• Corpus ID: 126805172

Tides: A Scientific History

  title={Tides: A Scientific History},
  author={David Edgar Cartwright},
1. Introduction - the overall pattern of enquiry 2. Early ideas and observations 3. What moon maketh a full sea? 4. Towards Newton 5. Newton and the Prize Essayists - the 'Equilibrium' theory 6. Measurements and empirical studies, 1650-1825 7. Laplace and the 19th century hydrodynamics 8. Local analysis and prediction in the 19th century 9. Towards a map of cotidal lines 10. Tides of the Geosphere - the birth of Geophysics 11. Tidal researches between the World Wars 12. 1950-1980 - The impact… 
Preface: Developments in the science and history of tides
Abstract. This special issue marks the 100th anniversary of the founding of the Liverpool Tidal Institute (LTI), one of a number of important scientific developments in 1919. The preface gives a
3.06 – Earth Tides
Chapter 7 100 Years of the Ocean General Circulation
The central change in understanding of the ocean circulation during the past 100 years has been its emergence as an intensely time-dependent, effectively turbulent and wave-dominated, flow. Early
Manuel Johnson's tide record at St. Helena
Abstract. The astronomer Manuel Johnson, a future President of the Royal Astronomical Society, recorded the ocean tides with his own instrument at St. Helena in 1826–1827, while waiting for an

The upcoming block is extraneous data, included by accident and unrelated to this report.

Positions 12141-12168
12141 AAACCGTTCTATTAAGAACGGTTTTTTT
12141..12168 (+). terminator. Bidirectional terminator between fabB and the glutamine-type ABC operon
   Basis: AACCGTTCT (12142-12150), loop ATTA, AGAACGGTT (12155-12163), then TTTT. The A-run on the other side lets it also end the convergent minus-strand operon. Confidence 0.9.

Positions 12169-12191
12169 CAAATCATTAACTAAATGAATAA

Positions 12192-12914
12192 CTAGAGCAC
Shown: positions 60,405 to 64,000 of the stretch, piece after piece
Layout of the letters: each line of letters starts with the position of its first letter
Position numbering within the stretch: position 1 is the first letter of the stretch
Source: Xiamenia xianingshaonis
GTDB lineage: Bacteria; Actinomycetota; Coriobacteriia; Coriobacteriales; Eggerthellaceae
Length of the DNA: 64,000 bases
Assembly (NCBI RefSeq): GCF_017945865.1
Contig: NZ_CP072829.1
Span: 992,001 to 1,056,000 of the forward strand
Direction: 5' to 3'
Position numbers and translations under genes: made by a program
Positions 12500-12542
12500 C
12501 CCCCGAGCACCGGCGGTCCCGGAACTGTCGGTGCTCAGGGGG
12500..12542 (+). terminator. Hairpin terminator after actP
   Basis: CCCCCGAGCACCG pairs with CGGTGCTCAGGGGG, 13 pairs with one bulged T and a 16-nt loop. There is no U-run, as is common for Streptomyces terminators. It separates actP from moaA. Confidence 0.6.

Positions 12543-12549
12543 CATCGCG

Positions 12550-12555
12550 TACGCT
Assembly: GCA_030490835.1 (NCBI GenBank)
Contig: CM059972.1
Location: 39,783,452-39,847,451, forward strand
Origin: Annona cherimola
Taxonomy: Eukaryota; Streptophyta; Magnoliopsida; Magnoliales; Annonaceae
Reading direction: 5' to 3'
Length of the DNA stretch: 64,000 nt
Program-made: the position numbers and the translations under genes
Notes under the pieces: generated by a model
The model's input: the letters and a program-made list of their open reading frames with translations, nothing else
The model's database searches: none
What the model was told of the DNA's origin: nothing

New Determinations of the Ages of Tide in the North Atlantic Ocean
Ages of tide provide relevant information about the spatial distribution of existing anomalies in the normal modes of the oceans, because a delay may be associated with bottom friction energy
The origin of neap-spring tidal cycles
  • E. Kvale
  • Physics, Environmental Science
  • 2006
Tidal Constituents of Modern and Ancient Tidal Rhythmites: Criteria for Recognition and Analyses
A better understanding of tidal cycles opens up remarkable opportunities for research on tidal deposits with implications for a more complete understanding of the tidal dynamics responsible for sediment transport and deposition, tectonic-induced changes in paleogeographies, and changes in Earth–Moon distance through time.
An Improbable Observation of the Diurnal Core Resonance
  • D. Agnew
  • Geology
    Pure and Applied Geophysics
  • 2017
The resonance associated with the ellipticity of the core-mantle boundary is usually measured with observations of either the Earth’s nutations, or of tidal gravity, strain, or tilt. But, improbably,